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Arginine Metabolism in Developing Soybean Cotyledons: I. Relationship to Nitrogen Nutrition
Barry J. Micallef and Barry J. Shelp
Vol. 90, No. 2 (Jun., 1989), pp. 624-630
Published by: American Society of Plant Biologists (ASPB)
Stable URL: http://www.jstor.org/stable/4272127
Page Count: 7
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The free and protein amino acid composition of Glycine max (L.) Merrill cotyledons was determined for the entire developmental period using high performance liquid chromatography. Arginine constituted 18% of the total protein nitrogen throughout development, and there was a linear arginine nitrogen accumulation rate of 1212 nanomoles per cotyledon per day between 16 and 58 days after anthesis. Arginine and asparagine were major constituents of the free amino acid pool, constituting 14 to 62% and 2 to 41% of the total free amino acid nitrogen, respectively. The urea cycle intermediates, citrulline, ornithine, and arginino-succinate were also detected in the free pool. A comparison of the amino acid composition of cotyledonary protein and of seed-coat exudate suggested that 72% of the cotyledon's arginine requirement is satisfied by in situ biosynthesis, and that 20% of the transformed nitrogen is incorporated into arginine. Also, [1-14C]glutamate and [U-14C]glutamine were fed to excised cotyledons. After 4 hours, 14C was incorporated into protein and released as 14CO2, but none was incorporated into the C-1 and C-6 positions of free and protein arginine, determined using arginine-specific enzyme-linked assays. It is not currently known whether arginine biosynthesis in the cotyledon involves glutamate delivered from the mother plant or glutamate derived in situ.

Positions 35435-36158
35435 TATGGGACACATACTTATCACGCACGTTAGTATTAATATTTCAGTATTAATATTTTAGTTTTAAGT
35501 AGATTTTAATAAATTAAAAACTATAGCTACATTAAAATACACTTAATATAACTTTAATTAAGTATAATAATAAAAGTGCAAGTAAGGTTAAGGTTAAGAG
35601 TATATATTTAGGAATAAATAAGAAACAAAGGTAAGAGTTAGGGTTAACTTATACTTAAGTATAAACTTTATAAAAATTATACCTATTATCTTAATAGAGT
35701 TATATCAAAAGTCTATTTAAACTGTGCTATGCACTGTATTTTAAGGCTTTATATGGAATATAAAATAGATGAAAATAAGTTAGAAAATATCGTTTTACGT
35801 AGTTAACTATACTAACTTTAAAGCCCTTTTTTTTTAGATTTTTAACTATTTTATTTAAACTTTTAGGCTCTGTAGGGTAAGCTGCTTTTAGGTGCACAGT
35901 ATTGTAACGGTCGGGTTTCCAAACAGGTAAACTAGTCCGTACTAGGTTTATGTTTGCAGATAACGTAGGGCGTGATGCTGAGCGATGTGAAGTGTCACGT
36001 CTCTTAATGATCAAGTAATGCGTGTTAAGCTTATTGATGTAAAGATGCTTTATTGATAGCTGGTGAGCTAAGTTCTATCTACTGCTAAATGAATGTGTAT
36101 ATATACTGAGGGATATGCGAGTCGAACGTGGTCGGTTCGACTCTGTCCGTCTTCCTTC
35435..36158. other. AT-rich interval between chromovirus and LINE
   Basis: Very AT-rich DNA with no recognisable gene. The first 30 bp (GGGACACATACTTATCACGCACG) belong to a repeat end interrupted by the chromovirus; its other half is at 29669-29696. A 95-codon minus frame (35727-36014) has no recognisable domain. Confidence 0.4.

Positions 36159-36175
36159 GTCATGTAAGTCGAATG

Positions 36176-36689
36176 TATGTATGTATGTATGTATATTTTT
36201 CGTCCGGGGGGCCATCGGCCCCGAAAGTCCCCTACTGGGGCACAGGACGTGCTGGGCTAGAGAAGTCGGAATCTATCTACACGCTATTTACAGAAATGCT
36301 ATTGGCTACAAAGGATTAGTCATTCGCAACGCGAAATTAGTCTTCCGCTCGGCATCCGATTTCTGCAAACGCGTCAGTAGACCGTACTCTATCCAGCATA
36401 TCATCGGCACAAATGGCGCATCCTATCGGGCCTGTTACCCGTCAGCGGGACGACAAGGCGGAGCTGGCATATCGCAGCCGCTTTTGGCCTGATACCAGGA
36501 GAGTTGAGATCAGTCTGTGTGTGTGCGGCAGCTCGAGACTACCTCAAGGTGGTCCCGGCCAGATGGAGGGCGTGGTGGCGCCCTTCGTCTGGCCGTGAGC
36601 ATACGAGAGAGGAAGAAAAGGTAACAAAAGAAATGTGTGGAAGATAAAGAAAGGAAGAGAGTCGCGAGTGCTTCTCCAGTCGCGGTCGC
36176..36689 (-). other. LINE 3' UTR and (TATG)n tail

Plant Physiology © 1989 American Society of Plant Biologists (ASPB)